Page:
To be clear, I do not care what unholy “fusion” concoctions people make in their kitchen. I have thrown together random American and Asian ingredients to create such unholy—but often delicious—combinations. However, to act as an authority figure on these ethnic dishes without stressing that it is not authentic, understanding the dish, following proper cooking techniques or giving proper credit is a whole other story.

I, for one, am tired of being angry at these supposedly great culinary chefs and publications. Uncle Roger’s humor and savage roasts are a welcome change for me and the rest of the Asian community—and it is probably more palatable to people who do not understand the anger or the food.

Instead of glaring at Jamie Oliver for using packaged, pre-cooked rice for his fried rice demonstration, I was left giggling when Uncle Roger said, “You hear sizzling. I hear my ancestors crying.” Instead of growing angry at Oliver for putting chili jam into rice, I grew cheery at Uncle Roger’s dramatic black-and-white sobbing and reenactment of the invention of chili jam. Instead of just staring in disbelief at the finished horror show, I could only laugh as Uncle Roger said, “This rice looks so wet. Look at this. You can see your reflection inside. Mulan is gonna start singing when she sees this rice.”

Uncle Roger Can Also Be Nice

I was also drawn to Uncle Roger for his willingness to work with people who he has roasted, and for his ability to give credit where it is due. After Uncle Roger’s reaction to Patel’s egg fried rice went viral, Patel became the target of cyberbullying and hateful comments on her social media. Instead of leaving her to the sharks, Uncle Roger collaborated with her in a video where they worked together to make egg fried rice.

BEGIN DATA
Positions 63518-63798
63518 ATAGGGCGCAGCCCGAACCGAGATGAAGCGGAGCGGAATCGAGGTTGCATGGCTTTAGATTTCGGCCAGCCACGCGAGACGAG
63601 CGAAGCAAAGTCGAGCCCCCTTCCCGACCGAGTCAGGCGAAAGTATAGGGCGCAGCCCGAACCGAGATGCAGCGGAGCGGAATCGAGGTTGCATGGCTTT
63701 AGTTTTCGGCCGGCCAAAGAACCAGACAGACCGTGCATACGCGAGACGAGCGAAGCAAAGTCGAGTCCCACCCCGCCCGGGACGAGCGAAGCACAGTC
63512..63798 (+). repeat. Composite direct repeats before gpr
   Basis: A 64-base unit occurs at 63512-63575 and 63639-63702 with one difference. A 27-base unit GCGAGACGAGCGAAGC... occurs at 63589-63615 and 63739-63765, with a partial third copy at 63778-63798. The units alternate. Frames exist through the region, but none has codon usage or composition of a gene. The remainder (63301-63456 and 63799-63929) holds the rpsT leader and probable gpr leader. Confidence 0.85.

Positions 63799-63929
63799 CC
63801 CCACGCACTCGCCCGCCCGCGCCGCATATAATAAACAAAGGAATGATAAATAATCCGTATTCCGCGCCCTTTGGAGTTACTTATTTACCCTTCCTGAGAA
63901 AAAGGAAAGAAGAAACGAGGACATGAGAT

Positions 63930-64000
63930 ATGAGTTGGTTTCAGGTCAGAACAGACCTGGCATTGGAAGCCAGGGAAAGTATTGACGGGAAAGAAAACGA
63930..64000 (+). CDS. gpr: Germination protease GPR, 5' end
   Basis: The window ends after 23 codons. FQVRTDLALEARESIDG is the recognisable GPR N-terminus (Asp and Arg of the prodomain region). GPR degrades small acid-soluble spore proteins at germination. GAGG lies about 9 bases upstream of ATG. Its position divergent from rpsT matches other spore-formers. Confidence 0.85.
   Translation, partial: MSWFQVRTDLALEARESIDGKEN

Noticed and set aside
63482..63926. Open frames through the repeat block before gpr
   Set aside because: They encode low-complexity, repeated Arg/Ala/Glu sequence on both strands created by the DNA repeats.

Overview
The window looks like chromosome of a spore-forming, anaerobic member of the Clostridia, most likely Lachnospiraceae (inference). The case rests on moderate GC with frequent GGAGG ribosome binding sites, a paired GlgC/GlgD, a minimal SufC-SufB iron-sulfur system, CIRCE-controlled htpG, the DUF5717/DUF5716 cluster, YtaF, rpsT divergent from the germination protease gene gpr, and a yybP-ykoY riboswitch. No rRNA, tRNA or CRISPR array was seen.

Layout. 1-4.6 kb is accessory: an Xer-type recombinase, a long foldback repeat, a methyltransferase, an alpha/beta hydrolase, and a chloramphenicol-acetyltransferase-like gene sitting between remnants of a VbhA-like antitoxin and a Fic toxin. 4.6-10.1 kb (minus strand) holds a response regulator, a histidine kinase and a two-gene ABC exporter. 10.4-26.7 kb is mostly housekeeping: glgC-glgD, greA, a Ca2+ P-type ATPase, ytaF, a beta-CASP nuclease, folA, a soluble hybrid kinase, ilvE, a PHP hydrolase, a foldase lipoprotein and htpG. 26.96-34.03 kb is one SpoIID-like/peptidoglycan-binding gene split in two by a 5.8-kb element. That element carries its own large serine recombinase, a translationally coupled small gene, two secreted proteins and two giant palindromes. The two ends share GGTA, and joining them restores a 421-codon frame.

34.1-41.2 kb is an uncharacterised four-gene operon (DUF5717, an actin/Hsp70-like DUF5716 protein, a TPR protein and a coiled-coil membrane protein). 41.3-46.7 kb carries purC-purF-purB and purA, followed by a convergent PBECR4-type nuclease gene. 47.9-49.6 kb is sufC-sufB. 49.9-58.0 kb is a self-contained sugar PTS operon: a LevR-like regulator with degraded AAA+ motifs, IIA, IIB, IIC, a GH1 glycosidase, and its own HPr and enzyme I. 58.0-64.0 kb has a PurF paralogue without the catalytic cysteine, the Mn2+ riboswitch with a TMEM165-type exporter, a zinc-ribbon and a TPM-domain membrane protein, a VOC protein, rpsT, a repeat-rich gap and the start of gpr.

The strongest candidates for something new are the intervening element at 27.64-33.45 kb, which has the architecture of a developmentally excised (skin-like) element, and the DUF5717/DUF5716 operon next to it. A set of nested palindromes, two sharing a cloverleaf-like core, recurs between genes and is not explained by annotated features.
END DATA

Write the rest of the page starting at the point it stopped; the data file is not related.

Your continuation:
In contrast to the comments left under the roast video, comments under this video were largely positive. User Lester Nygaard writes, “Big respect to Hersha for being able to take a joke! Too [many] celebrities and people these days get far too offended too quickly and end up taking themselves way too seriously.” Uncle Roger and Patel (newly christened as Auntie Hersha) collaborated in other videos, like the one where Uncle Roger educates Patel on London’s Chinatown. These videos hold similar glowing comments, with user Sarah Z writing, “It’s oddly wholesome that they’re just friends now.”

When reviewing Gordon Ramsay’s Indonesian fried rice, Uncle Roger was able to give Ramsay credit for doing everything properly, while injecting the video with his trademark humor. He praised him for using leftover rice and a wok, cooking with a proper fire and cooking with traditional Indonesian ingredients, such as galangal, sambal, and rendang.

Instead of nitpicking at Ramsay’s cooking or overreacting to formulate roasts, Uncle Roger kept it mostly complimentary with a few casual roasts, mostly directed toward other chefs. One of them being, “You got all the good cooking skill, maybe you need some moisturizer. But don’t worry! Go ask Jamie Oliver for his wet rice. Put the rice on your face, moisturize instantly.”

His savage humor, characterization as that stereotypical blunt Asian uncle and knowledge of Asian culture and food make Uncle Roger a joy to watch. If you ever feel tired of seeing whitewashed Asian food, or if you simply just want to watch something funny, please go check out Uncle Roger.